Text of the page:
“It’s not just the 737 Max,” he told Aerospace Tech Review. “Every manufacturer has problems. Every single one and I think they tried to do too much too soon because of demand. We tried to go too fast into large production. The manufacturers, unfortunately, didn’t get their stuff together before producing record numbers of engines or aircraft. Their only approach was to ask how they can squeeze out another few cents through minor tweaks not how to produce the vast numbers of engines needed. We saw similar problems with the OEMs both Boeing and Airbus.”
Pilarski noted engine issues are not unique to Pratt having affected CFM, GE and Rolls Royce.
“The problem is,” Pilarski added, “manufacturing is not sexy. Manufacturers only wanted to push out more products rather than focus on the boring stuff.
“This has been happening for years and is not new,” he continued. “They were looking at market demand rather than thinking of how to produce thousands of units. I think they didn’t focus on how you actually put it together – the boring things. They didn’t make the right effort.”
He also questions whether manufacturer emphasis on aftermarket service came at the expense of production capabilities. He has previously noted manufacturers don’t make money on engines but make it up in aftermarket service programs.
“I don’t know if the current issues are systemic from design all the way through to manufacturing,” Giles added. “It’s hard to think that every manufacturer would have a systemic issue. But it’s good to question whether or not we are going too fast.”
Pilarski sees these problems as a test for the new leadership.
“We don’t know how the new leaders at these companies will address these issues,” he said, noting Pratt is now under Raytheon after its merger with UTC. “John Slattery, who I respect and admire as much as I did David Joyce, is now heading up GE. He’s a brilliant marketing guy but his strength is not in the boring development and delivery of engines. But using baseball language, he has a good bench.”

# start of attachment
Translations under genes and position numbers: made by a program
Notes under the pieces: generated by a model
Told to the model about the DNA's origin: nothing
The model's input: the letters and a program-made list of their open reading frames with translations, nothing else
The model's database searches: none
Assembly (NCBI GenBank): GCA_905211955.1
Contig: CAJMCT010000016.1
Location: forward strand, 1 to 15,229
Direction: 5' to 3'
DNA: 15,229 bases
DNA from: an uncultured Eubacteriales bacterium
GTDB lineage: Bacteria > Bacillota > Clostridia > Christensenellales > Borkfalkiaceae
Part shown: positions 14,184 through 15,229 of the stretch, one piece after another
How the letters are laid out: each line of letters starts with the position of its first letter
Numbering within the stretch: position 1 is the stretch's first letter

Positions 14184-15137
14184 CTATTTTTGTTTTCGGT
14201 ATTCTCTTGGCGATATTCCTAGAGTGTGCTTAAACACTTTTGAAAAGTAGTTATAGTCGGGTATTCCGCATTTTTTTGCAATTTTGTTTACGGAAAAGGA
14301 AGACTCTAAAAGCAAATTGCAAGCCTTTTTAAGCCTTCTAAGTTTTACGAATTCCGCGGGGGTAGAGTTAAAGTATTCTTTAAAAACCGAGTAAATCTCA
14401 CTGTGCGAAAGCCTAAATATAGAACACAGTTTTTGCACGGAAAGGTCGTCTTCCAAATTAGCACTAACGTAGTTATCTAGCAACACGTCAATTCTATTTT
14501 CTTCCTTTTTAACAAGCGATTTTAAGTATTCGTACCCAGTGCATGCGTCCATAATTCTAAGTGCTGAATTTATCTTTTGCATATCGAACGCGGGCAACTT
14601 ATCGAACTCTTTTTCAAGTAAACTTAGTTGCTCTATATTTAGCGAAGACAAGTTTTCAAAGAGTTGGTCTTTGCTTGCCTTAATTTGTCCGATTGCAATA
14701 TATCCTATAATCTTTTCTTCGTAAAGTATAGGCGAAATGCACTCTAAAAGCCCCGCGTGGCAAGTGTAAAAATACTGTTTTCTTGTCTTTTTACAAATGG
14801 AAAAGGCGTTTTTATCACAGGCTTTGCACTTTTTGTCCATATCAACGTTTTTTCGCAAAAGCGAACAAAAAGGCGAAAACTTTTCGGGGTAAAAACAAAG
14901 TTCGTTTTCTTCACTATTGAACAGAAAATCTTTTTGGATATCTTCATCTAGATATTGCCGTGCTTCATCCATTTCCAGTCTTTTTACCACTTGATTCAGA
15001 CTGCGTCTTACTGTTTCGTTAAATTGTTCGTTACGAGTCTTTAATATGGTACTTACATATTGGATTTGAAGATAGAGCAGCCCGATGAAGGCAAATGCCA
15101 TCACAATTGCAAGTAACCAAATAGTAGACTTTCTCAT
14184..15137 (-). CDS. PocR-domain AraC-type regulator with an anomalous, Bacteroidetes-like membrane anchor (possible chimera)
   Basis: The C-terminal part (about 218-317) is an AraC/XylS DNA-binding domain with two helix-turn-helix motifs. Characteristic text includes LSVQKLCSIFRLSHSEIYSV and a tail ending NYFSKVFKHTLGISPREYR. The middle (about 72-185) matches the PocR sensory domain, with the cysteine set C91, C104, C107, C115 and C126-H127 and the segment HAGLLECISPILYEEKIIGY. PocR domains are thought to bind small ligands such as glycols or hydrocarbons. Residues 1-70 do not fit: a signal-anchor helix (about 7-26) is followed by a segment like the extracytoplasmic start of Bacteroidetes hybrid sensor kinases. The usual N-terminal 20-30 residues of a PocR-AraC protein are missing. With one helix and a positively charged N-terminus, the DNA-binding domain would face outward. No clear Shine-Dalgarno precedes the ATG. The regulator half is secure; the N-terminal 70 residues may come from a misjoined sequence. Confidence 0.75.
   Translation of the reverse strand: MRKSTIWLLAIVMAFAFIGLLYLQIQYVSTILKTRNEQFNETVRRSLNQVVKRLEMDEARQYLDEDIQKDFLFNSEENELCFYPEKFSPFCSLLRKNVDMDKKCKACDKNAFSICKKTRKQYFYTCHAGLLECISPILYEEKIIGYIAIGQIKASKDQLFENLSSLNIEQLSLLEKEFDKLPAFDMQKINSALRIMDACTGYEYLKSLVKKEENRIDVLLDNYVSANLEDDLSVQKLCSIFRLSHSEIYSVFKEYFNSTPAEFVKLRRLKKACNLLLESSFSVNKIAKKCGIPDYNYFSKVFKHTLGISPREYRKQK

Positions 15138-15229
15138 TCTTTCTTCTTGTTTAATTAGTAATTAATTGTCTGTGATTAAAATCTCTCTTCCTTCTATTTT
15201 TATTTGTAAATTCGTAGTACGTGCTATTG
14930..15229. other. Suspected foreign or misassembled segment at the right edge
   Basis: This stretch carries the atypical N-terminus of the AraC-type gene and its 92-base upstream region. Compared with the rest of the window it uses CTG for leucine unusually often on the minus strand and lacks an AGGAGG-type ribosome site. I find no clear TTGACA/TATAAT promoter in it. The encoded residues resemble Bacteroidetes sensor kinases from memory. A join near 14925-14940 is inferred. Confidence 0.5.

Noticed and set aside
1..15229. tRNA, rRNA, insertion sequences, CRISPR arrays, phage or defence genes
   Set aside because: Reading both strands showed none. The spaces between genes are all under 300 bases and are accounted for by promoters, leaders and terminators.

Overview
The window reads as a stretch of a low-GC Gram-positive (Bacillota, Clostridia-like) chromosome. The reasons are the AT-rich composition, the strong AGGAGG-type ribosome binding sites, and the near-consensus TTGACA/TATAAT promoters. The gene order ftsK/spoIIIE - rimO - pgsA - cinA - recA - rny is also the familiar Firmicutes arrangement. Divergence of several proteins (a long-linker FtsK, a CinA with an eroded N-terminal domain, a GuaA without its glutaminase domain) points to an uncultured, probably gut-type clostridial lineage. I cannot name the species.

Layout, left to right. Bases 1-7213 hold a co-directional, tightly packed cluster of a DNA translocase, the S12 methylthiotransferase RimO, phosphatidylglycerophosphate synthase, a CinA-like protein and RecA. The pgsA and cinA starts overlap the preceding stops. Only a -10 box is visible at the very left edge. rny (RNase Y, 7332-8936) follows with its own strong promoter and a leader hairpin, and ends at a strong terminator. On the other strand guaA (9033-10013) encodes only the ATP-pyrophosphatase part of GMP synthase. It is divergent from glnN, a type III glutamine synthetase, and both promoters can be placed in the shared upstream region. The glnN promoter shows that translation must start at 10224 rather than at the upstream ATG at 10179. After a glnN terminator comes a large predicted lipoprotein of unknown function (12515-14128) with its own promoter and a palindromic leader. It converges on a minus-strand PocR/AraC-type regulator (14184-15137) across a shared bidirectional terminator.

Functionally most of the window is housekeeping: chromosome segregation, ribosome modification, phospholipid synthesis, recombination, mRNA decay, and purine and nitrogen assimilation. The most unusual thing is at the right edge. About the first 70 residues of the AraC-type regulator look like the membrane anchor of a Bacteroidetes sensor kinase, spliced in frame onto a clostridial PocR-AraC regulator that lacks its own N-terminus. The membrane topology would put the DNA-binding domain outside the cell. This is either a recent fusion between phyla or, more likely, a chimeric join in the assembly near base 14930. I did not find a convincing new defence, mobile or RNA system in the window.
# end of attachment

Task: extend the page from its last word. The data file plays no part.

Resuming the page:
He also sees how Covid could benefit the industry. “To some degree the disaster we have now with Covid gives manufacturers breathing room since no one is pushing for new aircraft immediately,” he pointed out. “Now is a good time to do the boring stuff, figure out what went wrong with design and actually delivering one unit after another in the thousands.”
Giles also agrees Covid is an opportunity to examine what is happening with new engines and the engine/airframe combination.
“We should be asking ourselves these questions,” she concluded, noting United 328 prompted internal company discussions whether it was about bad maintenance or, perhaps, a design issue.
“You don’t know until you do the investigation,” she told Aerospace Tech Review. “I’m not sure what the root cause is of the engine events, but they are major.”
Perhaps the point is that whether the company is run by marketing, bean counters or engineers, it can still go astray as the industry has already seen.
While the 737 Max may be the latest poster child, there have been serious issues with aircraft design and production with every new aircraft and, in the past 20 years, few have been delivered on time owing in part to development and production problems.
Even after delivery some, like the 787, have been grounded because of battery fires. Similarly, Pratt’s Geared TurboFan, powering the A320new, A220 and Embraer E190 has struggled through the engine problems. The question is whether what we are seeing is normal teething or a systemic problem.